Rabbits are some of the most adored and benevolent creatures to grace our back yards and meadows. Their long, pink ears, powerful hind legs, black button noses, and cotton tails give them their distinctive, cuddly appearance and have made them the subject of childhood fables over the course of several centuries.
During warmer seasons, rabbits will eat weeds, grasses, clover, wildflowers, and flower and vegetable plants. When the weather turns cold, rabbits will munch on twigs, buds, bark, conifer needles, and any remaining green plants.
Rabbits are famous for their ability to reproduce. They can have several litters of four to seven kits a year. However, rabbits will naturally have fewer litters or will have litters with fewer kits when food or water is scarce. Wild rabbits have relatively short life spans (typically, less than two years), but they mature quickly and have short (30-day) gestation periods. Their mortality is based on food availability, predator presence, and weather stability.
Rabbits are altricial—which means that they are born hairless, blind, and helpless. Mother rabbits leave newborns in their nests, visiting them only at dusk and at dawn to avoid drawing the attention of predators. If you find a nest of baby rabbits unattended and want to make sure that the animals have not been abandoned or orphaned, drape a thin string across the entryway to the nest or burrow and leave the area. Return at 12-hour intervals. If the string has been moved, you can rest assured that the babies are being cared for. If the string has not been moved in more than 24 hours, visit our Wildlife Emergencies page to find out how to best care for orphaned rabbits. Rabbits more than 5 inches in length need no assistance unless they are sick or injured. A good rule of thumb is, if you have to chase a baby rabbit to catch him or her, the rabbit is fine!
Rabbits and hares look similar, so people often mistake them for one another. The easiest way to tell them apart is by their physical appearance. Hares' ears are longer and, though both rabbits and hares often have brown coats, hares' coats have black tips. Most rabbits (except for cottontails) live underground, while hares live in aboveground nests. Since their nests are often not very well hidden, young hares need to be able to evade predators. Therefore, hares are precocial—meaning that they are born with hair and the ability to see. Most hares can hop within a few hours of their birth.
Did You Know?
Rabbit communities can reside underground in extensive, complex, engineered burrows.
When being chased, rabbits will run in zigzag formations to confuse, rather than outrun, their predators.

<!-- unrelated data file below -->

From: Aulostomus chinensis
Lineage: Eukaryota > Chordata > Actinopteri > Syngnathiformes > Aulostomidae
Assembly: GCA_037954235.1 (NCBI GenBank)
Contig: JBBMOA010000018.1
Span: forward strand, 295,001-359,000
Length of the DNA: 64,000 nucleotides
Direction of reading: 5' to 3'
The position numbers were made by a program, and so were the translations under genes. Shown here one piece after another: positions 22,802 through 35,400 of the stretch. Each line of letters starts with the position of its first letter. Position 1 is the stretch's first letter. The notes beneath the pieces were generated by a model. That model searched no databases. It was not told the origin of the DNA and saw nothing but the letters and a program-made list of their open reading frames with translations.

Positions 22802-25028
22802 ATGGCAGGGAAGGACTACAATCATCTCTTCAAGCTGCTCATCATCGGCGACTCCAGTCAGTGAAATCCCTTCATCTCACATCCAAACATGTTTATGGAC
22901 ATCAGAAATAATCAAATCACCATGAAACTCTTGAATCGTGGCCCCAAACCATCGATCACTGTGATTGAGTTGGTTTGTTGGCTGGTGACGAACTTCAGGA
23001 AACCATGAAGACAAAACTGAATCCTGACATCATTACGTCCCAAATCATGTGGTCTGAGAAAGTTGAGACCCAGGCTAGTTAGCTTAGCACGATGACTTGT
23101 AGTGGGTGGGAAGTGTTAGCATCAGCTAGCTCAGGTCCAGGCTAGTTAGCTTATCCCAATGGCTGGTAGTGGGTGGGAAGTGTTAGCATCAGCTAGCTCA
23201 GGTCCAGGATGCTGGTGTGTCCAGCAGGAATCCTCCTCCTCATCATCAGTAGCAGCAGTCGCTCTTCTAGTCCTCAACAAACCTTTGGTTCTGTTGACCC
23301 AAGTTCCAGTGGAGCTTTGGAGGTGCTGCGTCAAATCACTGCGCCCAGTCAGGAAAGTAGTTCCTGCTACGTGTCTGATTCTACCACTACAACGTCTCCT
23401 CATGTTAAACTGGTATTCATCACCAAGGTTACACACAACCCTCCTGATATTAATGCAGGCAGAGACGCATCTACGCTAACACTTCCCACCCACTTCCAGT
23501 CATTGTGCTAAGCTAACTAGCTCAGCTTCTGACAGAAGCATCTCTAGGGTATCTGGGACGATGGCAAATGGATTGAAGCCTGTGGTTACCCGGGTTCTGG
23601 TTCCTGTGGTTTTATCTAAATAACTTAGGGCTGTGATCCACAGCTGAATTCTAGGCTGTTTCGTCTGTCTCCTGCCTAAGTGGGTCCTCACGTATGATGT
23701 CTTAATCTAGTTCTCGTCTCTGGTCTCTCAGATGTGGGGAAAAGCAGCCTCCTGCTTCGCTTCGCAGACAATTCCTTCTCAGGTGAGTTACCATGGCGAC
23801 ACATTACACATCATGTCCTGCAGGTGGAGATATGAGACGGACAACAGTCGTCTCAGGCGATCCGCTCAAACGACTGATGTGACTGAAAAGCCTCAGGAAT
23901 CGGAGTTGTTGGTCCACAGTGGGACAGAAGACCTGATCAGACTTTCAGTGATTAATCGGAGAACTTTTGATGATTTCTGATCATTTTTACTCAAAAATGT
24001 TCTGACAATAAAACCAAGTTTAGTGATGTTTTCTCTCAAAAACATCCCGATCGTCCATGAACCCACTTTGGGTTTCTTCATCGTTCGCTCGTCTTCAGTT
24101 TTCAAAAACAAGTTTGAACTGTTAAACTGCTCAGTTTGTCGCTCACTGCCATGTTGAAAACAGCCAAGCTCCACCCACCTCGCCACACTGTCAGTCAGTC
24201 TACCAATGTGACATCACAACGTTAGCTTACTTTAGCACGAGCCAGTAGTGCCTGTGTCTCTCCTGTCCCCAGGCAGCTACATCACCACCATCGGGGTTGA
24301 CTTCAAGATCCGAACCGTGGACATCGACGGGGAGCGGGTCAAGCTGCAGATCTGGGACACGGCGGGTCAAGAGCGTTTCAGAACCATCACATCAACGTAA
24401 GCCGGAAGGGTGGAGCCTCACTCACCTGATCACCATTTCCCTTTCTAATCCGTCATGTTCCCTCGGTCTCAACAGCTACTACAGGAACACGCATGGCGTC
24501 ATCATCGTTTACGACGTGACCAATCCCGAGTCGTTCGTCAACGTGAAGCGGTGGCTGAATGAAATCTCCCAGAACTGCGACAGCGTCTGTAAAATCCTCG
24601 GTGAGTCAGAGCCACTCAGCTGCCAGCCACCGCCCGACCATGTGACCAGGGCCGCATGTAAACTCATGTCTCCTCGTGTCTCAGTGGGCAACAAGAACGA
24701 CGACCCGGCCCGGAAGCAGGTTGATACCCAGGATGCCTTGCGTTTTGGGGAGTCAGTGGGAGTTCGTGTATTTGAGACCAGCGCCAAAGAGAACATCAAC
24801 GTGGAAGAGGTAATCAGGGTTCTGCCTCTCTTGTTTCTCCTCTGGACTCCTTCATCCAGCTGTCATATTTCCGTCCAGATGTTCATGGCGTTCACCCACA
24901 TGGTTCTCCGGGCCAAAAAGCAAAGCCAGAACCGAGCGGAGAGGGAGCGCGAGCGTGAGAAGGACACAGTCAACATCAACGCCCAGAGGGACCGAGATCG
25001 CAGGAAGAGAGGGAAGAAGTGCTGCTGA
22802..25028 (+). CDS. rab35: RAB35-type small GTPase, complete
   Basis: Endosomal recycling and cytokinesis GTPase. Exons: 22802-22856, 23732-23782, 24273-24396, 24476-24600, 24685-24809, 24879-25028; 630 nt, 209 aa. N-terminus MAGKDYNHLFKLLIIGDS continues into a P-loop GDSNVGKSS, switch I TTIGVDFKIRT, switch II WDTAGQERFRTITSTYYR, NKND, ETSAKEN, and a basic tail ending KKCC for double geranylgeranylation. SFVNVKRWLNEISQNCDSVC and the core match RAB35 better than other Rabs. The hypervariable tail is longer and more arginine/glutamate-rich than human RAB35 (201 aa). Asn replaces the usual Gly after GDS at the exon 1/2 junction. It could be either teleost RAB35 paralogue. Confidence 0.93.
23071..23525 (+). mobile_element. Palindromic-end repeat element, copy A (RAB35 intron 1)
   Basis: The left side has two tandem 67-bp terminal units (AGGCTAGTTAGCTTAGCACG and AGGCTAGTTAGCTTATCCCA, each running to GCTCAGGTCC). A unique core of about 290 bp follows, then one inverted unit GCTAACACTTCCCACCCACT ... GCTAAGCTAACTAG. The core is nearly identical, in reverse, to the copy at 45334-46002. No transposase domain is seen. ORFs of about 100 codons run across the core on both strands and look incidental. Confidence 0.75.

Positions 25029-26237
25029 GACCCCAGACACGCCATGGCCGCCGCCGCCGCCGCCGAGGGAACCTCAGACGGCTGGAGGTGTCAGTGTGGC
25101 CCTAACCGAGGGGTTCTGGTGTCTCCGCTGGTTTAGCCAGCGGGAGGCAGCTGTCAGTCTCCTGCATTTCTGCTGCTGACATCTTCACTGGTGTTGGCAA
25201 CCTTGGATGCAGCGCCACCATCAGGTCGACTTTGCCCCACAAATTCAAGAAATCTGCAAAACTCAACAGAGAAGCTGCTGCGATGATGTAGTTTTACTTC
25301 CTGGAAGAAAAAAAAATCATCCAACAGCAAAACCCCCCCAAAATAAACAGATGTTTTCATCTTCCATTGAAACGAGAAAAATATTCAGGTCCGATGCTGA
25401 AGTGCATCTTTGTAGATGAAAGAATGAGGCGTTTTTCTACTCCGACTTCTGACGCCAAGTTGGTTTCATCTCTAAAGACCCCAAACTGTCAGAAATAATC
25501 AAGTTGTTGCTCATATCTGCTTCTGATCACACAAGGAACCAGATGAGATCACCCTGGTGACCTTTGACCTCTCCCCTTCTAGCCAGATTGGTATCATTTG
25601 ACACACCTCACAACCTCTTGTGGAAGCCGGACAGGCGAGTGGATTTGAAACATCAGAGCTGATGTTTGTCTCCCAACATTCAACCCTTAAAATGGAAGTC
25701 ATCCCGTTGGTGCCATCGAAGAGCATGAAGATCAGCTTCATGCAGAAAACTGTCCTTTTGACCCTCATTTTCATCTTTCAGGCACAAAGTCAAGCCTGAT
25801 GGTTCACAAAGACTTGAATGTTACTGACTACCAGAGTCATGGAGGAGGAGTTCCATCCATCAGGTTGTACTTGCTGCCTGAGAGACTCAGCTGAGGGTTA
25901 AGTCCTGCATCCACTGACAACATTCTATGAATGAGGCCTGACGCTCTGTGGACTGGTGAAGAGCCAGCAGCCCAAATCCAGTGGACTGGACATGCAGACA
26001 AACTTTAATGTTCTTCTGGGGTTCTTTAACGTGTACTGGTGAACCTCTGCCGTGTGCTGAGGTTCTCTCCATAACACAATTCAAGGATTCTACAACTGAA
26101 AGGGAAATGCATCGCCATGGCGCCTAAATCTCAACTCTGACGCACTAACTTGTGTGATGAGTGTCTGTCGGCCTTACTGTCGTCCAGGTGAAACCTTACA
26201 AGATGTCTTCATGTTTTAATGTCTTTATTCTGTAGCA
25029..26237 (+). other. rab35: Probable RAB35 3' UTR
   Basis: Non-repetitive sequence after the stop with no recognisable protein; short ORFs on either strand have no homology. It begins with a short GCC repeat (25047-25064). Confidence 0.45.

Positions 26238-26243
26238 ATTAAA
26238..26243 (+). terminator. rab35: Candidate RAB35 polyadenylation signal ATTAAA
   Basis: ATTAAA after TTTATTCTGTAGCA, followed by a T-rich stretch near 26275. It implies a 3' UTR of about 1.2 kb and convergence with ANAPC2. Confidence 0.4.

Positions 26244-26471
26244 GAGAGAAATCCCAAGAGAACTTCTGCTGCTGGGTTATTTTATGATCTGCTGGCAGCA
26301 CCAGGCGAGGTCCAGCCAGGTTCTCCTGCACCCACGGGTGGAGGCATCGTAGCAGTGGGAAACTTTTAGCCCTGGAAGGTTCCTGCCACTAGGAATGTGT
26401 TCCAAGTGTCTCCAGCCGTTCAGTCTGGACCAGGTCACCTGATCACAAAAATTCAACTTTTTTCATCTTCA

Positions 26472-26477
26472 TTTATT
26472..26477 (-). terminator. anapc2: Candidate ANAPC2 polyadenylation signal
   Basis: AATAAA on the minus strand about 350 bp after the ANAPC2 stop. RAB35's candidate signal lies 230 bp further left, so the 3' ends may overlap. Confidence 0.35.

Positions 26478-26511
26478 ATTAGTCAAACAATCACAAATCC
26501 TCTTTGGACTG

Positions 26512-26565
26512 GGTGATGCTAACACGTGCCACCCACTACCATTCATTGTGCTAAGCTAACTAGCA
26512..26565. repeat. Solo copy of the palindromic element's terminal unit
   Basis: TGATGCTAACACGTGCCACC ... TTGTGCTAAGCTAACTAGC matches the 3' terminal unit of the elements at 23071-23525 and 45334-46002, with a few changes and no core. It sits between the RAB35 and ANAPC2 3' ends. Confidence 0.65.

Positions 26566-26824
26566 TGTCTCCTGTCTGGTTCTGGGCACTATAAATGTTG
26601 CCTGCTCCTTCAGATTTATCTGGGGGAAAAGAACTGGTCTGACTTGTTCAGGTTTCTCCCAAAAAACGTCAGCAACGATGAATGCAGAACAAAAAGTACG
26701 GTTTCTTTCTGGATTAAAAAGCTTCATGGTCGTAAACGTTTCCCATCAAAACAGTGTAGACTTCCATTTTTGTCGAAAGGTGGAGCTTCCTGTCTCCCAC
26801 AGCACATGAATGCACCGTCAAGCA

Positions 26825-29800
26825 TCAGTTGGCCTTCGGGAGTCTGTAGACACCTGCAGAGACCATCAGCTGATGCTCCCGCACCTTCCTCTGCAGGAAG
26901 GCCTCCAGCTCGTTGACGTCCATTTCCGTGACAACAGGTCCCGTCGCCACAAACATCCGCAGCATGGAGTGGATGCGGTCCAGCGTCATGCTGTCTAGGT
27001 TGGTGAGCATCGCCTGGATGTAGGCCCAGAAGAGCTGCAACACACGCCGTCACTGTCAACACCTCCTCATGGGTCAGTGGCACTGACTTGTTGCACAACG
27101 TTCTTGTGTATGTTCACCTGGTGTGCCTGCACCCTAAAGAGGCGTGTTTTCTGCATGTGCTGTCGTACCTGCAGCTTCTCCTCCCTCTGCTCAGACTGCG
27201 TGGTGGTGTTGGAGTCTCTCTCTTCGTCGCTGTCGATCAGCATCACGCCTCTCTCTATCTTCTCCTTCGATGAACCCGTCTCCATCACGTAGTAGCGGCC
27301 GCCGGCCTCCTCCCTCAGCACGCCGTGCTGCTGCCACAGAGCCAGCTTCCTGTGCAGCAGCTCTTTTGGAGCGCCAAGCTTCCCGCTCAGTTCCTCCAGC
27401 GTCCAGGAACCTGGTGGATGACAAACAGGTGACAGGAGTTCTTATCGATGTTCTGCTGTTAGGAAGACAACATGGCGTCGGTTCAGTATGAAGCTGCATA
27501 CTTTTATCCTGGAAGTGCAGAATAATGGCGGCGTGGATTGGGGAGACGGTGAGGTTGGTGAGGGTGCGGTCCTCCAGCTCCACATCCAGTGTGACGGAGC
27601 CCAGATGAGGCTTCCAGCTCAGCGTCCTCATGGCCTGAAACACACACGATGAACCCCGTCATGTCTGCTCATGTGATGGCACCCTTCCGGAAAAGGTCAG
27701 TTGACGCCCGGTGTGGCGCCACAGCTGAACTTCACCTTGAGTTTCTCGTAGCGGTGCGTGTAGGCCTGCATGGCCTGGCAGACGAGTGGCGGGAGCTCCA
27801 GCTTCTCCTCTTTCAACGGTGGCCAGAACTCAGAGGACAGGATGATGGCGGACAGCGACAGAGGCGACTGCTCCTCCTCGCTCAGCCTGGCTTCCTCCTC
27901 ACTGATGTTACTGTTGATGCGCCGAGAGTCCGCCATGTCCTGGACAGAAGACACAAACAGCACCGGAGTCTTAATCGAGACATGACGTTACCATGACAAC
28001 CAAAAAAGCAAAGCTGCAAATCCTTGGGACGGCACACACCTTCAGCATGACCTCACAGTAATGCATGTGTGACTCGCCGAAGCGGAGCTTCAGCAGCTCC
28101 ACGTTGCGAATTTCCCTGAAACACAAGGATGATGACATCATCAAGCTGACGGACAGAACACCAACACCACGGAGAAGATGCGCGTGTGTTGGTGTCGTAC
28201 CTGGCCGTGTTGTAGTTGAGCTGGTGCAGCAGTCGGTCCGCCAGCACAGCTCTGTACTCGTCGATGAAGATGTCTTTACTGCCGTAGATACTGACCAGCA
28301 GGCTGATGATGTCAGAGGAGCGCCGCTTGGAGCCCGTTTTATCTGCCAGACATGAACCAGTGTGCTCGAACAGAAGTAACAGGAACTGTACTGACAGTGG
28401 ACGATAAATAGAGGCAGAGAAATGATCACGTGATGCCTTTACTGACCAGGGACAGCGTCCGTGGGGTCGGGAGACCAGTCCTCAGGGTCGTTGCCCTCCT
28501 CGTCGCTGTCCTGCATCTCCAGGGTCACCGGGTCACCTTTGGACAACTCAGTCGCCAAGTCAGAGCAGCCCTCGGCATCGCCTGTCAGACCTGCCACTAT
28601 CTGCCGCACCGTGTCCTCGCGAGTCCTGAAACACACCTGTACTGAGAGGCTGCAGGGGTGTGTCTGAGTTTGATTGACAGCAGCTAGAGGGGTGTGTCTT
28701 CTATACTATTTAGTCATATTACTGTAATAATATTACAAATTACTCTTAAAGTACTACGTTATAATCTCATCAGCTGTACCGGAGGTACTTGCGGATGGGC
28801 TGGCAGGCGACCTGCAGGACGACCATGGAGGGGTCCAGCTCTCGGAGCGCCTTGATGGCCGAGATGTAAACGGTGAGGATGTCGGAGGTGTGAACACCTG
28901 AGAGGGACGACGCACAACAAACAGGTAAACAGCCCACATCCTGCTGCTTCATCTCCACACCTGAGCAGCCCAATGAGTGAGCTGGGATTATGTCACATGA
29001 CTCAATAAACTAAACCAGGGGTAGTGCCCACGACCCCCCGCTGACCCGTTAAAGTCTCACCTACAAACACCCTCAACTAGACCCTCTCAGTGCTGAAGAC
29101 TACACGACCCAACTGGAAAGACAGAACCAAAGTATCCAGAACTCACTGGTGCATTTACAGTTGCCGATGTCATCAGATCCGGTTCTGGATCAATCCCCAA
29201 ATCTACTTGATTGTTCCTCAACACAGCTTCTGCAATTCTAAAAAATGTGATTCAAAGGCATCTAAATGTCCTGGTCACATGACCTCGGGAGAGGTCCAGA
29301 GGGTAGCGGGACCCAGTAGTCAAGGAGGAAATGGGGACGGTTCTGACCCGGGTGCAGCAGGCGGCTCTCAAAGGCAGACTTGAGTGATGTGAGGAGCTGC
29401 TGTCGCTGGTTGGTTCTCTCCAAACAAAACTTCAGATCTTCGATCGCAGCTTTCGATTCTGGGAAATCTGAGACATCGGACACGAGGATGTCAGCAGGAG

In the spring, some types of hares are seen chasing one another and having frequent boxing matches. It was once thought that this behavior signaled competition between males. However, scientists now know that it is typically a female boxing a male. The female is either signaling that she is not ready to mate or is testing the male's endurance and strength.
Rabbits scope out "bolt-to" locations before choosing a grazing location. Rabbits in open fields or yards will sit perfectly still to avoid their predators and bolt to their predesignated area when alarmed.
In arid areas, some rabbits are known to climb sloping tree trunks or limbs to access green or dew-laden vegetation.
Rabbits produce two types of droppings—one is a hard, light-colored pellet made of feces, and the other is soft, dark, undigested food material. To gain nutrients from undigested food, rabbits will re-ingest these droppings to further digest the material.
Solving Conflicts Compassionately
While many people love to watch these furry animals graze on weeds and clover in their yards, some people are not fond of rabbits' tendency to chew on garden or landscaping plants. Humane, effective solutions to perceived human-wildlife conflicts target the things that animals are attracted to in a particular area rather than the animals themselves. Killing or removing the rabbits is not necessary and, in most cases, not possible. In most cases, site aversion and exclusion methods alone will quickly solve any perceived issues.
Almost all of us grew up eating meat, wearing leather, and going to circuses and zoos. We never considered the impact of these actions on the animals involved. For whatever reason, you are now asking the question: Why should animals have rights? Read more.